From humans to animals, probiotics are having a moment. The microbiome is a hot topic and for good reason — it can affect your immune system, brain function, and digestive health. And when you have a dog in your home, you have the added worry of ensuring that there is a proper balance of bacteria in all that fur.
While pet probiotics aren’t as popular as their human counterparts, you can still find a wealth of probiotics made for dogs. Surprisingly, around one in four dogs is taking a probiotic, according to Explodingtopics.com. But does your dog need one?
What Are Probiotics?
Probiotics are living organisms (microorganisms) that, when given in adequate amounts, confer a health benefit on the host. Probiotics may be bacteria or yeasts. The term “probiotic” comes from the Greek words pro and biota, which means “for life.”
In humans and animals, probiotics are abundant in the gastrointestinal tract, skin, and vagina. They are sometimes referred to as ‘friendly bacteria’ because they help maintain a healthy balance of microorganisms in the gut when ingested. They also help with nutrient absorption and gut health. Plus, there’s also evidence that the composition of the gut ecosystem may play a role in immune health and weight control.
Humans and animals can get probiotics from certain foods, like fermented foods, or by taking a probiotic supplement. Commercial dog foods don’t contain probiotics or prebiotics, fermentable fiber that feeds probiotic bacteria and helps them flourish. So, dogs don’t get many of these friendly bacteria if they eat a diet of commercial dog food.
Does Your Dog Need Probiotic?
Research suggests probiotics may benefit dogs with certain health conditions. According to Cornell College of Veterinary Medicine, probiotics may be helpful for dogs with conditions such as:
- Irritable bowel syndrome
- Other digestive issues
- Poor coat quality
- Bad breath
- Skin disorders
- Urinary tract infections
The question is whether dogs can benefit from a probiotic supplement for the maintenance of a healthier gut microbiome or for prevention of health issues. Since 70% or more of a dog’s immune system (and a human’s immune system) is in their gut, probiotics could be beneficial for maintaining immune and digestive balance. It’s unclear at this point whether probiotics can prevent health problems in dogs.
Veterinarians also point out that giving a probiotic to a dog during stressful times, such as boarding, may be of benefit since stress can cause disruptions in the gut microbiome and gut health. Also, probiotics during antibiotic therapy may reduce the incidence of diarrhea, a common side effect of antibiotics. Talk to your dog’s veterinarian first though.
Some Concerns about Dog Probiotics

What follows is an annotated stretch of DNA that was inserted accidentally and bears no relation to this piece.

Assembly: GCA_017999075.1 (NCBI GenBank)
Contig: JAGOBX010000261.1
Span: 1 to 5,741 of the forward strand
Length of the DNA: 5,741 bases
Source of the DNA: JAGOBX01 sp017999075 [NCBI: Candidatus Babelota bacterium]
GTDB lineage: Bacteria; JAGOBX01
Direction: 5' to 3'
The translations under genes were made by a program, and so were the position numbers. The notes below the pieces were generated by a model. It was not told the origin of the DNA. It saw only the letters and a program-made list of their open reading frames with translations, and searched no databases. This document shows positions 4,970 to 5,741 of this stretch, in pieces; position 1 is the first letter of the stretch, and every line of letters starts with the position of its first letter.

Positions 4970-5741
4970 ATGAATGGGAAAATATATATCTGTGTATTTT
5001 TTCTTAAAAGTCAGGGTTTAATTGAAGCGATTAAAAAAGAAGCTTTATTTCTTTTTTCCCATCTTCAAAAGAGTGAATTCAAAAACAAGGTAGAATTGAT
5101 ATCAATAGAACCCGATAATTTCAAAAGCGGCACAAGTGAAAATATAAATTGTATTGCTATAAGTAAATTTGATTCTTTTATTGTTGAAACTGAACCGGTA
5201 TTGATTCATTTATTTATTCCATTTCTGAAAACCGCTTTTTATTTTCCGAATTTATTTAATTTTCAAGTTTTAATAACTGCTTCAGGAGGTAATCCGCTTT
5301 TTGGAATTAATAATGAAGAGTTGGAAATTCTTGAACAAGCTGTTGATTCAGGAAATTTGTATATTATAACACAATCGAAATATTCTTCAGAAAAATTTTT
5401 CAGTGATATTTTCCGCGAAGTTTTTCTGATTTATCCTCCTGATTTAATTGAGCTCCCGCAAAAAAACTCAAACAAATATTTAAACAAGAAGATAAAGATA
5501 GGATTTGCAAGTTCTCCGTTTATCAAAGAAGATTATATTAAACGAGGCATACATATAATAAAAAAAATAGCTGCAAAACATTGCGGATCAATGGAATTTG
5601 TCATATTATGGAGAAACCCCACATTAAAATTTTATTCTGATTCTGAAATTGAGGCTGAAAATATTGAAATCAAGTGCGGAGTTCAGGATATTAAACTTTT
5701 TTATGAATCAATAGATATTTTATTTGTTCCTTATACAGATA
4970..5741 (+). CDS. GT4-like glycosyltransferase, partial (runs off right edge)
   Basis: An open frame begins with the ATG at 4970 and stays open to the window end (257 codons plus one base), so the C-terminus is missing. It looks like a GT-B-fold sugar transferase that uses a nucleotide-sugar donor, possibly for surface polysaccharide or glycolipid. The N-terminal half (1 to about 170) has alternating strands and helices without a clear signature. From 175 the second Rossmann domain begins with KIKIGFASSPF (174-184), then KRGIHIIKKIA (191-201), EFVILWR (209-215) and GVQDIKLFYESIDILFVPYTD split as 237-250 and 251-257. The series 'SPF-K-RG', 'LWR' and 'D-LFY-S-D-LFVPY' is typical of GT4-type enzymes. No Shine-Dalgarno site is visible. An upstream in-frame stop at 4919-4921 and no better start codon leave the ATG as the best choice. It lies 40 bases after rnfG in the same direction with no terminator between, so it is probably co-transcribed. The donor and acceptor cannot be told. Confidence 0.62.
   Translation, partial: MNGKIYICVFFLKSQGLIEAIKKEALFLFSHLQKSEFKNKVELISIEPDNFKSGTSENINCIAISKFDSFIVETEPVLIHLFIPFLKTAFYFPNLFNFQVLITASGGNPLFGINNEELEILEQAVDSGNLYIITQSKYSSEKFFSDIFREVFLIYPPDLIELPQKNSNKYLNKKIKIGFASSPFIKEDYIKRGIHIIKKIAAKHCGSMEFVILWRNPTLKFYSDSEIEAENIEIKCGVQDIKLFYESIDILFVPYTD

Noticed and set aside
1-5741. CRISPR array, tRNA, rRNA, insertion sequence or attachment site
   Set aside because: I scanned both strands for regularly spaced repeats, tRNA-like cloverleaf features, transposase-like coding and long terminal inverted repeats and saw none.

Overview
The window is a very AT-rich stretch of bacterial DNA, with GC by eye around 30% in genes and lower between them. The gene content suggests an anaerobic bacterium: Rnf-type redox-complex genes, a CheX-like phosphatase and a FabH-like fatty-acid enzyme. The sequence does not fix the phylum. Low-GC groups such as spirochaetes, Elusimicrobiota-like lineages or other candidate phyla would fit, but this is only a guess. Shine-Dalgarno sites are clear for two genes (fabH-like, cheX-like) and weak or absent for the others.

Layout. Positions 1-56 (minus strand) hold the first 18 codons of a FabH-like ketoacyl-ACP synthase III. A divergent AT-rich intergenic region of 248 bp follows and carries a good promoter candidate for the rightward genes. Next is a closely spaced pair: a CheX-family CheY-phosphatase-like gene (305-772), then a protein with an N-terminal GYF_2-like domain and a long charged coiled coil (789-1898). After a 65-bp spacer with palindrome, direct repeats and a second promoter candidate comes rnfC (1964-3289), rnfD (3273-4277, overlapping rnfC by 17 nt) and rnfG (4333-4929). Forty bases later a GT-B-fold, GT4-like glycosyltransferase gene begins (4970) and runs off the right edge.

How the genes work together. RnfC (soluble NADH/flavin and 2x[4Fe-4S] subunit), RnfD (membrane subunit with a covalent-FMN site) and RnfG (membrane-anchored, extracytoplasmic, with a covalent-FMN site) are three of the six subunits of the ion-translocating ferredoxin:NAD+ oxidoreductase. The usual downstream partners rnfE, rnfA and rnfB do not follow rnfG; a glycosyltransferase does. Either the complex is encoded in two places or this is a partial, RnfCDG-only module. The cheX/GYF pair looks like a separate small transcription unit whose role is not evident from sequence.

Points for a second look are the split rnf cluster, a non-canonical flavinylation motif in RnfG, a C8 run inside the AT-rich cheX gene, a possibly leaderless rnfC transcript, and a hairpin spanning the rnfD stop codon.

One concern about the available dog probiotics is whether the bacteria survive in high enough quantities during storage to be of benefit. If you give your dog a probiotic, research first and buy one from a reputable company that tests the quality of their products. Veterinarians recommend a dog get between 1 and 10 billion colony-forming units (CFUs) per day.
Some companies that make dog probiotics take an extra step and microencapsulate their probiotic bacteria to increase their survivability. If you buy a probiotic supplement, don’t stock up. The longer you store the product, the greater the loss of viable probiotic bacteria. In one study that looked at 26 probiotic products, only 2 had the amount of probiotic bacteria listed on the label.
What about Dietary Sources Probiotics?
Another way to optimize a dog’s gut microbiome is to give them fermented foods that contain active probiotic bacteria. You have a variety to choose from including yogurt, kefir, and fermented vegetables, such as fresh sauerkraut. A tablespoonful of one of these foods in your dog’s food will help seed their gut with probiotic bacteria that they don’t get from commercial dog foods. It’s best to introduce these foods slowly into your dog’s diet since adding fermented foods too quickly to their diet can cause diarrhea and stomach upset.
The Bottom Line
Dogs that eat commercial dog foods can easily suffer from constipation, diarrhea and other bowel problems and these foods don’t contain probiotics for gut health. Your dog may benefit from a probiotic, especially if they have digestive issues, but choose their probiotic wisely to ensure it contains viable organisms. Giving your dog fermented foods daily is another way to support their gut microbiome and digestive health.
- ExplodingTopics.com. “Dog Probiotics”
- “Prebiotics and Probiotics for Dogs and Cats – Today’s ….” todaysveterinarynurse.com/articles/prebiotics-and-probiotics-for-dogs-and-cats/.
- “Clinical effect of probiotics in prevention or treatment of gastrointestinal disease in dogs: A systematic review” by Anders P. Jensen and Charlotte R. Bjørnvad, 16 July 2019, Journal of Veterinary Internal Medicine.
- “Understanding the canine intestinal microbiota and its modification by pro-, pre- and synbiotics – what is the evidence?” by Silke Schmitz and Jan Suchodolski, 11 January 2016, Veterinary Medicine and Science.
- The power of probiotics. Cornell University College of Veterinary Medicine. Published July 8, 2021. Accessed March 1, 2022. vet.cornell.edu/departments-centers-and-institutes/canine-health-center/health-info/power-probiotics
My dog gets probiotics… In her yogurt, good for mind & body… Not necessary then to “buy” all the 💰💵 grabbing gimmicks n tricks…